Three Things That Could Destroy Your Divorce Case

 

By Jennifer M. Paine

Cordell & Cordell Divorce Lawyer

If you are reading articles at DadsDivorce, chances are that you are seeking and, perhaps, have already sought out tips to help you during your divorce. That’s great. Here, you will find articles on specific areas of law, question-and-answers, videos, blogs and all topics of domestic relations law covered in great detail. 

However, like most men, you are probably also doing three seemingly innocent things that could destroy your case. Read about these three things below, and learn how to avoid making these common mistakes.

Talking to your children – In general, you should not talk to your children about your divorce.

This rule applies whether your children are adults or minors. They should not be involved in your marital discord. Young children usually become confused, act out, regress socially and emotionally and repeat to each parent what the other said in their own terms. This can make for an easy claim of coaching, even over the most innocent of questions, to the judge.

Once your judge suspects you of coaching, it is hard to restore your credibility as there is always that looming doubt of using children against the other parent. Adult children will become aligned with one of you, or ignore both of you, which will disrupt long-term relationships. Such damaged relationships can even trickle down to grand children, cousins and more.

If you fear your spouse is talking to your children, ask her to stop. If she will not stop, ask the judge to order her to do so. You can also ask the judge to refer your family to counseling where a mental health professional can help your children, as well as both you and your soon-to-be-ex, talk through the process of divorce.

Telling your friends about your divorce – This does not refer to your new friends since separating from your wife. However, you should not discuss the divorce with the mutual friends you shared with your spouse. These could be the folks you celebrated holidays with or went out with for dinners or events.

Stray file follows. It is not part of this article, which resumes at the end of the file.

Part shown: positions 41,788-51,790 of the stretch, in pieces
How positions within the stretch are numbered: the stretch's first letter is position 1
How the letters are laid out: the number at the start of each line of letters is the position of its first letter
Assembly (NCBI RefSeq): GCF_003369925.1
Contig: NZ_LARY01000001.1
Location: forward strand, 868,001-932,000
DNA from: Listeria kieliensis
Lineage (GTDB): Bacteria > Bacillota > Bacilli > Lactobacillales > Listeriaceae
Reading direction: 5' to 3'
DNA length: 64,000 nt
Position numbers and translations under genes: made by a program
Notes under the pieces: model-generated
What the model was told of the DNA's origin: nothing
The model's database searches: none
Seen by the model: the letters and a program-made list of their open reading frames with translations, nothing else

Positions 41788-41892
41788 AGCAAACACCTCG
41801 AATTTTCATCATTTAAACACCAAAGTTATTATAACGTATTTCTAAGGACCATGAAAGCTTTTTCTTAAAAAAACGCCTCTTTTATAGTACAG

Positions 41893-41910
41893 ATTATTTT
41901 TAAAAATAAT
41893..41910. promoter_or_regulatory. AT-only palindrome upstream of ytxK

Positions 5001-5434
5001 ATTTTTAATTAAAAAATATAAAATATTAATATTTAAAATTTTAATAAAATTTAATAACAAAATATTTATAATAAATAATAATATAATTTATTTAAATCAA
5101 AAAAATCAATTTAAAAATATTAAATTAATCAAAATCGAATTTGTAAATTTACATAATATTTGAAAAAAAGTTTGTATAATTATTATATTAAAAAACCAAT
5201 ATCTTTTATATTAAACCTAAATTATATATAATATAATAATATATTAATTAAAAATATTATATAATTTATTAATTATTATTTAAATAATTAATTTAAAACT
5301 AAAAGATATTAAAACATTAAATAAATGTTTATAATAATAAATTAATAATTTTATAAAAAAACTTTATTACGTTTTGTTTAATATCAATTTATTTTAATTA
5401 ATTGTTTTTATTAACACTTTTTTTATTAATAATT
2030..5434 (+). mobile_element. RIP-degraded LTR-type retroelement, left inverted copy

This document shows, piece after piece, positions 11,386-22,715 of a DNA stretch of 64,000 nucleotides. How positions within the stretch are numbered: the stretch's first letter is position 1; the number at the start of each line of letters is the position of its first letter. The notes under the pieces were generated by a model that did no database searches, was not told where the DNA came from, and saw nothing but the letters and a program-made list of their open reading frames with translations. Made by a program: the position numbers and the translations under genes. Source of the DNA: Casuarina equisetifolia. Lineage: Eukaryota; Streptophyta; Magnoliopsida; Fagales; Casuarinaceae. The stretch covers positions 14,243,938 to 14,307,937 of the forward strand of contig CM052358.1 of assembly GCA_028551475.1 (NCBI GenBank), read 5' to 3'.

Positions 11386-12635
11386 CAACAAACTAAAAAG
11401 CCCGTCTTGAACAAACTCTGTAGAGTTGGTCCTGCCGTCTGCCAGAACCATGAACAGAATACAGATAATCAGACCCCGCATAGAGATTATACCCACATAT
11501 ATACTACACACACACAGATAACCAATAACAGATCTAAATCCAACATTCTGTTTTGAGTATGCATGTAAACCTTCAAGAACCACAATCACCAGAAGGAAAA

Such friends often try to be peacemakers at a time when you do not want to reconcile, or they can become stand-offish rather than align with either of you. 

If they feel that you are the unreasonable one, they will tell your spouse. If you go off one night in a rant about your spouse, what you say can (and probably would) be used against you in court. 

This is because your statements are admissions, not hearsay, and can be introduced against you at a hearing or a trial. Rather than vent to these mutual friends, consider speaking with your own counselor who has a duty of confidentiality to you and cannot testify against you no matter how much you need to rant.

Monitoring your soon-to-be ex – You might want to know where your wife is going on her days off, whether she is seeing someone else, where she is living and whether your kids are with her. But beware!

If she claims she feels afraid of you, then the judge can, and usually will, issue a PPO or a restraining order against you. This can happen even if you are in public spaces, so long as you had no other reason to be there.

The standard for issuing these orders between spouses and divorcing spouses is extremely low in most states, and when they are issued, they usually preclude you from carrying a firearm, having contact with your wife, being at certain locations and more.

If you have valid concerns about what your wife is doing, then talk with your attorney. You two can consider whether a private investigator, who is exempt from those PPO and restraining orders applicable to you, is appropriate.

Otherwise, what you thought were perfectly legitimate things to do during your divorce might just destroy your case.

 

Jennifer M. Paine is a Michigan Divorce Lawyer with Cordell & Cordell. She is licensed to practice in Michigan, and has been admitted pro hac vice in Illinois, Ohio, and the United States Court of Federal Claims.

 

Ms. Paine received her Bachelor of Arts in English and Mathematics from Albion College and graduated Summa Cum Laude. She received her Juris Doctorate from MSU College of Law and graduated Summa Cum Laude.

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